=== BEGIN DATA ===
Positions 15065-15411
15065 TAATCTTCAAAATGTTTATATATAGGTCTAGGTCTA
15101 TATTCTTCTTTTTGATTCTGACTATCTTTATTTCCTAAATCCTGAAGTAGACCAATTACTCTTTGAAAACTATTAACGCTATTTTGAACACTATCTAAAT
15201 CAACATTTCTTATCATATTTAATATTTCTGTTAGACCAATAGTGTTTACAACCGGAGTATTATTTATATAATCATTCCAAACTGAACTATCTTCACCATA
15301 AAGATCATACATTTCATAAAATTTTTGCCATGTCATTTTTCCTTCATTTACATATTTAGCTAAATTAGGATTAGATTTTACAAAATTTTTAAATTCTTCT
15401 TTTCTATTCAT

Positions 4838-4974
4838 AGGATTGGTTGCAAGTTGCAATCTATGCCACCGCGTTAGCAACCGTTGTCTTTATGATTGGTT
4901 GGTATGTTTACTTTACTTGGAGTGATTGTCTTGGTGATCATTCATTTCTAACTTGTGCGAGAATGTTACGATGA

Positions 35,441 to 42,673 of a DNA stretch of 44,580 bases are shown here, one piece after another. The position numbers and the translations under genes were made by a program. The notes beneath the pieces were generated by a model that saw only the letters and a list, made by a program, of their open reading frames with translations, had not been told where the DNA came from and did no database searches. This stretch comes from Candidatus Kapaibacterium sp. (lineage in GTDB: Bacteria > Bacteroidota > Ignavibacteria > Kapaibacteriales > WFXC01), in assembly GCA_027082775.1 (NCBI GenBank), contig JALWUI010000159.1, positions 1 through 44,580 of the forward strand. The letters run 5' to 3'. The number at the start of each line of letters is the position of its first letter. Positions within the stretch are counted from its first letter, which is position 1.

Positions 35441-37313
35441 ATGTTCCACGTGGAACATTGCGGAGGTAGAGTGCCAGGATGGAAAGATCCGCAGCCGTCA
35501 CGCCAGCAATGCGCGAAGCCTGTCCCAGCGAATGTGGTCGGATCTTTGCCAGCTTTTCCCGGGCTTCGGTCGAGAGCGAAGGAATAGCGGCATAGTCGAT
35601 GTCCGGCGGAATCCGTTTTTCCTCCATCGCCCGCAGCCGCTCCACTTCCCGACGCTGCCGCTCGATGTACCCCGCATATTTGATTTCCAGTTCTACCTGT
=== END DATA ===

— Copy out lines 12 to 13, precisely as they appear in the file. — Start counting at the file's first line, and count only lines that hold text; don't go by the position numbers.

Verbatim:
35441 ATGTTCCACGTGGAACATTGCGGAGGTAGAGTGCCAGGATGGAAAGATCCGCAGCCGTCA
35501 CGCCAGCAATGCGCGAAGCCTGTCCCAGCGAATGTGGTCGGATCTTTGCCAGCTTTTCCCGGGCTTCGGTCGAGAGCGAAGGAATAGCGGCATAGTCGAT